Relapse is a recurring setback in one’s efforts to overcome addiction. While the exact statistics may vary depending on the substance in question, research indicates that relapse rates can be substantial, with some estimates suggesting that as many as 70-80% of individuals who seek treatment for drug or alcohol addiction experience a relapse at some point in their recovery journey.
Relapse can have far-reaching consequences, not only affecting the individuals themselves but also their families, communities, and healthcare systems. If you are a victim of relapse, always know that most people on their recovery journey will more than likely relapse several times before living the sober life they’re seeking.
Physiological factors, such as withdrawal symptoms and cravings, can trigger relapses, as can psychological triggers like stress, trauma, or environmental cues associated with drug use. Additionally, underlying mental health conditions or co-occurring substance use disorders can increase the vulnerability to relapse. These statistics underscore the importance of comprehensive, ongoing treatment and support systems that address both the physical and psychological aspects of addiction. It highlights the need for personalized strategies to manage triggers and cravings, as well as robust relapse prevention measures, to empower individuals in their recovery journey and reduce the toll of relapse on those seeking to break free from addiction.
Sober living works through the effort of peers in recovery or professional staff members. Those that run sober living homes and are trained to offer residents support and guidance. The primary objective of sober living is to help individuals transition from addiction treatment to daily life while offering a supportive and sober community.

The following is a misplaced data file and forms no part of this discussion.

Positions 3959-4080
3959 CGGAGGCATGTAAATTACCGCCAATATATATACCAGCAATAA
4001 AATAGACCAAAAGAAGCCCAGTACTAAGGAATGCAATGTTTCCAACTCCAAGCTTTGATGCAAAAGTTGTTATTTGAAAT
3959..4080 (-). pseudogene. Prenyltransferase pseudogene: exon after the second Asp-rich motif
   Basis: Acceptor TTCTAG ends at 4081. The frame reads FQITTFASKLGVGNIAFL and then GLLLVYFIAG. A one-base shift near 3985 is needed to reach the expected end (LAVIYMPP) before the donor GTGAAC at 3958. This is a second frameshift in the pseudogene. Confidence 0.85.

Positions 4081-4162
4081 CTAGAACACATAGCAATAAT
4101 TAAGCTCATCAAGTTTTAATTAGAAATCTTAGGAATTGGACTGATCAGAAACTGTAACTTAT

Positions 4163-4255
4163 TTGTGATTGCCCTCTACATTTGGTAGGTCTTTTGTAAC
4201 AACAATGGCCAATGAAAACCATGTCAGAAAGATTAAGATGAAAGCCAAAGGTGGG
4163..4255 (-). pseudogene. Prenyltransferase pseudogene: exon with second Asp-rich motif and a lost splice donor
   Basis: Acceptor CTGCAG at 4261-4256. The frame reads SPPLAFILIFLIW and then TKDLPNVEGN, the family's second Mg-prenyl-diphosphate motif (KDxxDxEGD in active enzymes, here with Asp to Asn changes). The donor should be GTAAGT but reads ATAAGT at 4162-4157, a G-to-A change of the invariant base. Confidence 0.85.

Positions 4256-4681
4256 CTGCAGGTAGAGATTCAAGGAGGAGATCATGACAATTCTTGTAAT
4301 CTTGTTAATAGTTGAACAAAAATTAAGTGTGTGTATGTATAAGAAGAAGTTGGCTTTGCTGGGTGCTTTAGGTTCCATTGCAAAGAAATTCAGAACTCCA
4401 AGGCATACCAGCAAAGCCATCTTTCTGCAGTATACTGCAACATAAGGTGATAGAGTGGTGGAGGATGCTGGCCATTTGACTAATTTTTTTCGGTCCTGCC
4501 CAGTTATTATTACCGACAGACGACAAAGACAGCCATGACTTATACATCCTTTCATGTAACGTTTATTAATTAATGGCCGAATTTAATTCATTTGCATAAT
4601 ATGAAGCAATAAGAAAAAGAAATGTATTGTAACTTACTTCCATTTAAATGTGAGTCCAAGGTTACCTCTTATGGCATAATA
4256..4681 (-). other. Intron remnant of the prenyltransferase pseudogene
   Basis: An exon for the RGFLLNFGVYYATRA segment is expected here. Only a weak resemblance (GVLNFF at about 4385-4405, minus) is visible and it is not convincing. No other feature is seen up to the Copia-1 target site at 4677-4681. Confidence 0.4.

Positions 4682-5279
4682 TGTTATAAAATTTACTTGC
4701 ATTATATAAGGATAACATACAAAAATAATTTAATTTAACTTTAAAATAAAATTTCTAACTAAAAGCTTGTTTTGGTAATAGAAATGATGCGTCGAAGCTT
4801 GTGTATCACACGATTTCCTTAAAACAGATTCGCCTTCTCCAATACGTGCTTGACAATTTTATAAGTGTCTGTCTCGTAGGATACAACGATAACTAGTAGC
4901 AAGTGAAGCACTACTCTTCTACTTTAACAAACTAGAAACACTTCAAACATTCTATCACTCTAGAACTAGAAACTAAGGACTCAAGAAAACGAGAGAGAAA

Residents take responsibility for their own recovery and provide mutual support through the challenges of sober living. Most programs require a minimum stay of several months to a year to allow residents to establish a strong foundation for recovery, but individuals can stay for as long as they need.
Along with abstaining from drugs and alcohol, residents attend support meetings and participate in household chores and activities. These day-to-day activities help residents pick up on daily habits to keep them motivated and responsible.
Sober living teaches you vital life skills that can mean the difference between sober living and relapse. If you believe South Philadelphia Structured Living is the right choice for you and are looking for a family-like sober support network, call or email us at any time.